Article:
When I was approached about writing a wine column for Ladue News, my first thought was, When am I going to have the time to do this? Owning a restaurant with my wife, Arlene—and raising our two small children—definitely limit my time. But since I stopped teaching the St. Louis Wine Clinic, I’ve missed sharing my passion with people on a deeper level, and this column would be a good outlet for me to connect with others who want to learn about wine.
Wine can inform us far beyond the experience of its simple pleasures. Wine teaches us about geography, history, culture, food and agriculture; it reaches beyond just the mechanics of tasting wine. People often ask, How did you learn so much about wine? Most people assume the learning process involves constantly tasting wines. Tasting certainly is a part of it; however, to really understand wine, like most things, you have to read about it. Once you know more about wine regions, grape varietals and climate, you gain a deeper understanding of the qualities of that wine.
Why does a Chardonnay from Burgundy taste different than a Chardonnay from Northern California; or why can a Pinot Noir from Oregon taste ‘dark and brooding?’ I hope to share some of the things that a sommelier or true wine enthusiast looks for in a wine and why a grape varietal from a certain region tastes that way.
Wine can be a very intimidating subject for a lot of people, but one has to remember it’s a beverage to be enjoyed. Too many people are swayed by others who may know a little more about wine than they do. Keep in mind, everyone has a palate. We all eat and drink different foods and beverages. We all have different tastes.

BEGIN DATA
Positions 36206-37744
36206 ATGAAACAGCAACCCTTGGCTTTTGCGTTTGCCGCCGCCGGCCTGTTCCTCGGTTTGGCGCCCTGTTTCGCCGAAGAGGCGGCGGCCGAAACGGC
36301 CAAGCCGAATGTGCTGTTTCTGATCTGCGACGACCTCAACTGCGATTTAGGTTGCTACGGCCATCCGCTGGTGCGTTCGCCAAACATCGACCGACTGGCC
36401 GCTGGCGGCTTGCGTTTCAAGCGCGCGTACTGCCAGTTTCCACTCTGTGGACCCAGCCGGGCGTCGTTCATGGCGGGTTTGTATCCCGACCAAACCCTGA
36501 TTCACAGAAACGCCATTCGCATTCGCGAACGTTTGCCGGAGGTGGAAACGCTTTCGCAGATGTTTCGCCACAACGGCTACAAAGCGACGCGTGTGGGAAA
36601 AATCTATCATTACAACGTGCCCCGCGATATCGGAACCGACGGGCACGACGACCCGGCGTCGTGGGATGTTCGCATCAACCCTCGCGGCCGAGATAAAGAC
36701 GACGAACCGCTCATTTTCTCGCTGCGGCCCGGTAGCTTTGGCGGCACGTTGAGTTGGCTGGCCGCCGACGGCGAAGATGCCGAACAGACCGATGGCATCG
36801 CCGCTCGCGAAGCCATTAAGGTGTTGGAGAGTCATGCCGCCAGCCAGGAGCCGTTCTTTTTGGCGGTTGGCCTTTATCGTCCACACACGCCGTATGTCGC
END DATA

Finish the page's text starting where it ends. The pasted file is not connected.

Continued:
Experience and knowledge of wine is at varying levels, but it can grow and develop as a person gets more exposed to wine. The first step is to start with a wine that you enjoy, then slowly try new ones from there. Many people sneer at the well-publicized varietal of the ’80s—White Zinfandel—but it was the starting point for many people who got more involved in wine.
Each person’s experience with tasting and smelling different foods, spices and flora is unique. One of the hardest things to do is describe a wine. How many people have had a gooseberry, starfruit or durian? I suspect not many. It’s hard to describe aromas and flavor profiles in wine if you have not been exposed to them. Expose yourself to as many flavors as possible. Don’t worry about finding the words to describe a wine’s characteristics; this takes time. Focus on enjoying some of the more than 1,000 different grape varietals and exploring what regions around the world appeal to you. The wine life is vast and growing. But, there is definitely something for everyone.
Take a look in our own backyard. Missouri is one of the oldest wine producing regions in the country, touting the first federally approved American Viticultural Area (AVA) of Augusta, and it continues to improve in quality and production of some award-winning wines. Explore, taste and experience them.You’ll be surprised by all the hidden gems.
Over the next few months, I invite you experience the wine life with me. Explore, read, see, think, smell and, of course, taste.